The big news this week revolves around Web browsers, as Apple releases a public beta of Safari 4, showcasing a new tab interface, the graphical Top Sites view, and Cover Flow for bookmarks and history. Doug McLean looks at what’s new in Safari 4, and also passes on the news that the Omni Group has made its OmniWeb Web browser (and three other programs) free. Matt Neuburg reviews his favorite new keyboard, the utterly retro Customizer 104 from Unicomp, designed to feel like IBM’s legendary Model M keyboard. Elsewhere in the issue, Adam shares a look at a wonderful site that obsessively documents iPhoto’s book themes, and Glenn Fleishman offers a hands-on review of Amazon’s new Kindle 2 ebook reader. In the TidBITS Watchlist this week, we look at 1Password 2.9.9, Photoshop 11.0.1, MacSpeech Dictate 1.3, Corel Painter 11, and Cocktail 4.3.1.
Confused by all the possibilities available when building a book in iPhoto? Liz Castro has done an incredible job of documenting all the details of each theme.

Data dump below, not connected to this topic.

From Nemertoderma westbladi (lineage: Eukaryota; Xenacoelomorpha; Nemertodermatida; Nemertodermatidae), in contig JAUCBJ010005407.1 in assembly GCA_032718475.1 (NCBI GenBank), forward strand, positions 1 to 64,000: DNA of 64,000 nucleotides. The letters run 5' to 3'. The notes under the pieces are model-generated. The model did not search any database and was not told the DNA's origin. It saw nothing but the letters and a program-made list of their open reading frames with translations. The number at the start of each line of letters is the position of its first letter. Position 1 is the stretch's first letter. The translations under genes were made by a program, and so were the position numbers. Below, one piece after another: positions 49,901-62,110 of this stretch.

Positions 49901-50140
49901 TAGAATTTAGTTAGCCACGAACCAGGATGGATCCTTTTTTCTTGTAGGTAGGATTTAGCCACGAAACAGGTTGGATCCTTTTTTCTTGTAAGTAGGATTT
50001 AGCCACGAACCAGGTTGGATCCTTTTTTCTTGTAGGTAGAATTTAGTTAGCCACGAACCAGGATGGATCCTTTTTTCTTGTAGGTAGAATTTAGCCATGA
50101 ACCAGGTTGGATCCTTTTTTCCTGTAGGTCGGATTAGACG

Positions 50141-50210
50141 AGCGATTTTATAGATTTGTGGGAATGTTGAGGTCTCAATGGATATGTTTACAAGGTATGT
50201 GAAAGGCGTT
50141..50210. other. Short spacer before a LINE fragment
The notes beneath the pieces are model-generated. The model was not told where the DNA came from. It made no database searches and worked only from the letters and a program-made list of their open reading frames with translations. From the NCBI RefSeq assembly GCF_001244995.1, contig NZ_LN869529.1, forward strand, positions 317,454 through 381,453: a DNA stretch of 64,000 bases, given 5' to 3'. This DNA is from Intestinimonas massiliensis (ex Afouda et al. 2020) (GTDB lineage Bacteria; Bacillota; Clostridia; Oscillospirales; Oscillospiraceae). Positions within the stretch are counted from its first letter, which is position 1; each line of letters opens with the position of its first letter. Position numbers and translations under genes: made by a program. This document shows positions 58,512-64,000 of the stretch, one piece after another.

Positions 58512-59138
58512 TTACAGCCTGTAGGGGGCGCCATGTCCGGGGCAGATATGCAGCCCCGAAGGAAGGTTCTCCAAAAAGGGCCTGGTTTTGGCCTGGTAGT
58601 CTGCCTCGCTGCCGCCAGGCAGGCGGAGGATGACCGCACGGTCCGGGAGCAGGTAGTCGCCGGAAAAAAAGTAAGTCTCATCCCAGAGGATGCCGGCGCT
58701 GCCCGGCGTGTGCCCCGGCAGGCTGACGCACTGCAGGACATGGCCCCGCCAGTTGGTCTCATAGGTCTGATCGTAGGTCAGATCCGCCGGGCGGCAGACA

The Omni Group has announced that OmniWeb, OmniDazzle, OmniDiskSweeper, and OmniObjectMeter are all now available as free downloads, having previously been commercial products.
Apple's debut of a public beta of Safari 4 includes a slew of new features, interface changes, and low-level performance enhancements.
Amazon's Kindle 2 is far easier to use, with a simplified hardware design that streamlines navigation. Under the hood, it's the same offering, however, with the same limitations we've highlighted in the past.
Through Unicomp, the legendary IBM Model M keyboard still lives - and it works fine with Mac OS X.
Notable software releases this week include 1Password 2.9.9, Photoshop 11.0.1, MacSpeech Dictate 1.3, Corel Painter 11, and Cocktail 4.3.1.
Read on for a collection of links to the most interesting articles and resources that the TidBITS staff discovered on the Web this week.
In this week's discussions, readers look at the new Safari 4 beta, dream of marrying SubEthaEdit to Dropbox, relate tales of woe concerning Time Machine, and wonder whether Google is getting special treatment when it develops applications for the iPhone.